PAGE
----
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Horses Tell The Truth, People Tell A Story

When meeting new students, we – as instructors – often get the whole hiStory of their horse.
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For example:
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“My horse has a bad hiStory, he’s a rescue horse, I saved him, now he’s much better, but he doesn’t like men, and pressure is a no-go, and he can’t do this, and we need to put on golden gloves if we want to ask him to do that.”

Now the more we’ve created a story why our horse is or isn’t this or that, the less space we will find in the relationship with our horse.
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Live In The Now

In general, it’s not important where the horse “was” because horses live in the “now”.
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And horses can change in a heartbeat.
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For example, when a horse with a hiStory enters a new herd, the herd is not asking about his past life, they are not interested in his recent conditions and previous experiences, they don’t care if his former (or present) owner makes his life miserable.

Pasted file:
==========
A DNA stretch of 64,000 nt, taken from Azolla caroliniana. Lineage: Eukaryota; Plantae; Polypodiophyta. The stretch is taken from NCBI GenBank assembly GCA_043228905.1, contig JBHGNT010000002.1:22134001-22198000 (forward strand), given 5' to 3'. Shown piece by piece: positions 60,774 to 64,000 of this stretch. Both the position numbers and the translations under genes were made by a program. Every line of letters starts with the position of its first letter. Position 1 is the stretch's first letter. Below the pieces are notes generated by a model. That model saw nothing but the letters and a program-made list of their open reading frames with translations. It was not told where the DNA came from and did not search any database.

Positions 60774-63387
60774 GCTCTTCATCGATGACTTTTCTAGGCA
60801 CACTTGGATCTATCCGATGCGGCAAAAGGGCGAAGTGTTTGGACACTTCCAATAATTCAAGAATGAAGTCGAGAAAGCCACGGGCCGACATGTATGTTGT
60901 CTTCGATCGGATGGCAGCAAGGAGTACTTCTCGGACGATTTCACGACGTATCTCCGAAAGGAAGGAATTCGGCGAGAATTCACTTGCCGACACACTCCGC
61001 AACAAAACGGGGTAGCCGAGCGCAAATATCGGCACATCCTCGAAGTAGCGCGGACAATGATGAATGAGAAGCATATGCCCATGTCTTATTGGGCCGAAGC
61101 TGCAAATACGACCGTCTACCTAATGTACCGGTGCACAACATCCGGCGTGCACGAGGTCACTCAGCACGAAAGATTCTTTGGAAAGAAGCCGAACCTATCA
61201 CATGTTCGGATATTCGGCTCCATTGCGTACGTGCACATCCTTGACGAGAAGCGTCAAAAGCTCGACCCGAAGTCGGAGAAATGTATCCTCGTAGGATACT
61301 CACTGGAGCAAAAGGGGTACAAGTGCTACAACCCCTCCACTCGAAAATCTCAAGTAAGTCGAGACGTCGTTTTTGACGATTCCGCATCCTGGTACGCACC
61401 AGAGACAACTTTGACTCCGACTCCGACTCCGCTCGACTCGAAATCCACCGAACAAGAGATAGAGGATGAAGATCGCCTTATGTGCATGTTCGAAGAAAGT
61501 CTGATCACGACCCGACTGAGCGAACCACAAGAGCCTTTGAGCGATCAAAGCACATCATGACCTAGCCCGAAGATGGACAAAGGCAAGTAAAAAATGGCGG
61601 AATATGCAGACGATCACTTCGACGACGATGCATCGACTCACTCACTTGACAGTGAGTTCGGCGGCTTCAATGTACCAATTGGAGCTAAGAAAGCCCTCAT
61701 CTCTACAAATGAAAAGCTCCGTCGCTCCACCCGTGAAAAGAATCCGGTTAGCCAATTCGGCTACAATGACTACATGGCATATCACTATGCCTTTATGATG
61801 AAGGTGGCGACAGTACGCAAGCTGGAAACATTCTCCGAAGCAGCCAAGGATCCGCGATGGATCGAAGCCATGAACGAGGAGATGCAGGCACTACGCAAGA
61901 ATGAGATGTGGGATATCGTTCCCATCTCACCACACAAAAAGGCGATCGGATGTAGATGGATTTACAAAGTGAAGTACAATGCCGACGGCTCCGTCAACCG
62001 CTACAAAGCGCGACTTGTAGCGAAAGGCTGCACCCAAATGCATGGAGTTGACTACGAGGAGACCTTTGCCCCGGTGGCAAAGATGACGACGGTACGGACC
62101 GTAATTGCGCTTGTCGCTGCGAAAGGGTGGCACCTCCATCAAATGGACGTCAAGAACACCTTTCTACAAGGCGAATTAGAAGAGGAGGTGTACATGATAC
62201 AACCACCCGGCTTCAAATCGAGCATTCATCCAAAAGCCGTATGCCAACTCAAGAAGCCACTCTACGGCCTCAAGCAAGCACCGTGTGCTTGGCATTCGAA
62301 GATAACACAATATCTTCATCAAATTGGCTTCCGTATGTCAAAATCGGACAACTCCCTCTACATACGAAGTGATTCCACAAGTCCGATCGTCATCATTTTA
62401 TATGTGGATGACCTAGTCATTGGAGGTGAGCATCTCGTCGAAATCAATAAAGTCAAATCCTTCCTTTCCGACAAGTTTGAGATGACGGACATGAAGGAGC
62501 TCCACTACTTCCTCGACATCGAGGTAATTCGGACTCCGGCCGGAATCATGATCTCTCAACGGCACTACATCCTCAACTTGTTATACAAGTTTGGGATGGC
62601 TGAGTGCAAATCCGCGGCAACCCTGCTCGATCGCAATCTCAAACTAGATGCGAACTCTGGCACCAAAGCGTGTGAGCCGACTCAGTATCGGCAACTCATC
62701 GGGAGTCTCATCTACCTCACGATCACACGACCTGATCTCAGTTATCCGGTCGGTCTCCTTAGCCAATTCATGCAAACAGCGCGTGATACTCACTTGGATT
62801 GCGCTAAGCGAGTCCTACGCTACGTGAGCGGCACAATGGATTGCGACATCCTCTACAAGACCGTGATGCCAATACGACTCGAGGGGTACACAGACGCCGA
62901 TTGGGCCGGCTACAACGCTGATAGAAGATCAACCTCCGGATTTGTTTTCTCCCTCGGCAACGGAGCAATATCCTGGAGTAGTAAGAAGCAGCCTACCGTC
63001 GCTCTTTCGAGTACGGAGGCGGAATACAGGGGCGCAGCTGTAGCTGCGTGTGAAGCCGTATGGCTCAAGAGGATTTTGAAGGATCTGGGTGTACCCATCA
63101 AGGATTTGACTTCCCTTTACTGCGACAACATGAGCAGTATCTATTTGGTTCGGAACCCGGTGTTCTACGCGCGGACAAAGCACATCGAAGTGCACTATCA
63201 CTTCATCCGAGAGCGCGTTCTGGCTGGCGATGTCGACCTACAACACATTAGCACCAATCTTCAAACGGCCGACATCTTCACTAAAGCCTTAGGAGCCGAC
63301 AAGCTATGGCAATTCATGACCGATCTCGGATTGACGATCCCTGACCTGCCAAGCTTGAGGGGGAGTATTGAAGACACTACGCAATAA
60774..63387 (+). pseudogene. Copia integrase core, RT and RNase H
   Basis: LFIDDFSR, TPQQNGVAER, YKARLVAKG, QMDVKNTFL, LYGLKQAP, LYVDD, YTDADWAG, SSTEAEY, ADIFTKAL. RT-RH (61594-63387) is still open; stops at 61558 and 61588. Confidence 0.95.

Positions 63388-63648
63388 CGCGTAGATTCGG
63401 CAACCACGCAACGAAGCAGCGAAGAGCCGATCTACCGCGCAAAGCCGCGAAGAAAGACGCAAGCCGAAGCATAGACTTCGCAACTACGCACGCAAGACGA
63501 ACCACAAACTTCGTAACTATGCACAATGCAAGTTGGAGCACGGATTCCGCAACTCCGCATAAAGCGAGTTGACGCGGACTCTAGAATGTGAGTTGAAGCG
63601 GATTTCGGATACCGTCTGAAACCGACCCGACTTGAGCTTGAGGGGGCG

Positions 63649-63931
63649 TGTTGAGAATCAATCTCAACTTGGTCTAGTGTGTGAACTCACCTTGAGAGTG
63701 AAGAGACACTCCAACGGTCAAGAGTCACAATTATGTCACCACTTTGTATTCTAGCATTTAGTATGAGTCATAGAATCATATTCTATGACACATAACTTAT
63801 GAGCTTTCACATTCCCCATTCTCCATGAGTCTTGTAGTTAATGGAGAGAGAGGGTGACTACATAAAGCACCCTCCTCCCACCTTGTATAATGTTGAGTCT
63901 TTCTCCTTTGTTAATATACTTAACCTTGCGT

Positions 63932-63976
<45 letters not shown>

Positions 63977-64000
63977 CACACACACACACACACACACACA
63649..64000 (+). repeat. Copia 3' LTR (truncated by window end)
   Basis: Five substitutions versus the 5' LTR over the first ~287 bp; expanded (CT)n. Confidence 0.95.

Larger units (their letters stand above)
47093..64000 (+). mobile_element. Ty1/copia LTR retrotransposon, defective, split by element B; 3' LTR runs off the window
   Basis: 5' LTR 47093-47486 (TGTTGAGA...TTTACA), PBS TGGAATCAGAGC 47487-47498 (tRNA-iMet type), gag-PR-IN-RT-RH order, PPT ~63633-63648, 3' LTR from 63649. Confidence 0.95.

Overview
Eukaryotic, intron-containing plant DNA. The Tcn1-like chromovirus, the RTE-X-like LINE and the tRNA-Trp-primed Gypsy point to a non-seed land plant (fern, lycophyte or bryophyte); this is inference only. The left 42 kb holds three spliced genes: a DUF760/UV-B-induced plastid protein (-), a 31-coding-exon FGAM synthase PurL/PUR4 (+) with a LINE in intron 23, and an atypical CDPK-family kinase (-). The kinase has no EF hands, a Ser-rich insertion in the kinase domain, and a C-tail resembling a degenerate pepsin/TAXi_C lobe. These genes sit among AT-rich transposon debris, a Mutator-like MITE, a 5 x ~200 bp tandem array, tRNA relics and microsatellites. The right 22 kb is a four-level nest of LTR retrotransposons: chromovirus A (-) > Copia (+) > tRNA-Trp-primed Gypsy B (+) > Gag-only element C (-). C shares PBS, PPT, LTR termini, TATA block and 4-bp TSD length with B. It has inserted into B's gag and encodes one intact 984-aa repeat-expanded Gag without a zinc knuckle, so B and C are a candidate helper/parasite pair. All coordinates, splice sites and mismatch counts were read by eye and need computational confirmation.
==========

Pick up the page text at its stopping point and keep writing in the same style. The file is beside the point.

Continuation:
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The herd simply says:
  1. We’re living in the now, and
  2. We’re living in harmony here, plus
  3. Here’s how we do it to keep things in balance, so
  4. Fit in, or we’ll show you our rules, boundaries and limitations.
Living in the now is to see things clearly, to see it as it is, but not to see it worse than it is so that we don’t have a reason to try.
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Being present is recognizing when action or redirection is necessary and when it is not.
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With this approach, horses can change in a heartbeat and become well-balanced in mind, heart, and soul.
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Then we can start balancing our horse’s body by doing Straightness Training.

 

 

 

One thought on “Horses Tell The Truth, People Tell A Story


Comment author said

By Kit Tielker on 1 September 2019 at 01:07

I wish I would have recorded the dynamics of integration into the heard of my rescue. I would say that this one fell outside the box of normal. He was brutal to my mare. Took nearly a year for him to relax enough to be safe to be turned in with her. Why she did not defend herself I don’t know, but watching her teach him that he should trust her was surreal! It was almost sneaky but yet not as her movements were filled with intention, think slow motion. She began with approaching his muzzle with hers, not touching but sliding in next to his then paused before moving on in to his cheek his throat latch, his neck then his shoulder. That was his limit but when he communicated his discomfort she retreated and reapproached. It took about a week before she could wiggle all of her body into his space but now they routinely stand nose to tail swishing flies. I have never experienced anything so beautiful – My mare teaching this troubled soul that he could trust.

 

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